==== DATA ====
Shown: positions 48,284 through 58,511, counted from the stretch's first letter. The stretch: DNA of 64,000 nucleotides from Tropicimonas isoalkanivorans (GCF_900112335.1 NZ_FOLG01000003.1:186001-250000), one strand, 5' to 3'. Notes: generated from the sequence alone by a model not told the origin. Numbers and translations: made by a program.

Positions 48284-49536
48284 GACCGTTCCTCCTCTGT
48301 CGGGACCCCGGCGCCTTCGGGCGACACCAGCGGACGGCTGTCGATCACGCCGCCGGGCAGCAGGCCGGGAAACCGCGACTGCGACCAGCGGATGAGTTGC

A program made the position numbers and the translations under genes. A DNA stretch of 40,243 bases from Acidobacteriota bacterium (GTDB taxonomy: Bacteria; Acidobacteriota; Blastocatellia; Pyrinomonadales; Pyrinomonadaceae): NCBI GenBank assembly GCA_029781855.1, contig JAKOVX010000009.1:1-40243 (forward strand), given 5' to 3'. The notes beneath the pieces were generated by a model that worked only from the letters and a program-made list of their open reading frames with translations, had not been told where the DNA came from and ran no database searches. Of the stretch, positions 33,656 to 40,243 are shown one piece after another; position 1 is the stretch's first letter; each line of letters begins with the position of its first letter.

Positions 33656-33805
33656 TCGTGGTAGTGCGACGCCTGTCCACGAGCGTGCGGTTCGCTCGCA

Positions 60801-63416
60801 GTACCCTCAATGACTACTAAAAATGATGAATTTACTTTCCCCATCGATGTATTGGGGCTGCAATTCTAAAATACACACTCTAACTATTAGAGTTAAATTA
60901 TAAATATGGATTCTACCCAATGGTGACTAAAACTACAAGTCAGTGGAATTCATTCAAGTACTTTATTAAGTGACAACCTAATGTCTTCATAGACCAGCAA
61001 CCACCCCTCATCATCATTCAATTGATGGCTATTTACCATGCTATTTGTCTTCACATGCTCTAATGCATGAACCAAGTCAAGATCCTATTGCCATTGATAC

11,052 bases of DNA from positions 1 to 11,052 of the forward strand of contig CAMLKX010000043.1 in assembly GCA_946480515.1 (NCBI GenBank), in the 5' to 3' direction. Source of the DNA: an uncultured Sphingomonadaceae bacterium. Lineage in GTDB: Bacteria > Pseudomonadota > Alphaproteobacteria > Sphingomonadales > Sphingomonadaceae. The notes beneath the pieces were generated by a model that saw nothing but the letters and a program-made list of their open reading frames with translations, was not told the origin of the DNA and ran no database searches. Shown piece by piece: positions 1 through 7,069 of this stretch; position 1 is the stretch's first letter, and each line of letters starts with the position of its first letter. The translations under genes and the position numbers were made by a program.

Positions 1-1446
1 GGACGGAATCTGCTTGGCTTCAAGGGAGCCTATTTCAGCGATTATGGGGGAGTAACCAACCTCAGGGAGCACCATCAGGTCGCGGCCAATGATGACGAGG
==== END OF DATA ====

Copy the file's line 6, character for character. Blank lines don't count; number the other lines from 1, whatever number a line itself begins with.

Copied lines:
Positions 33656-33805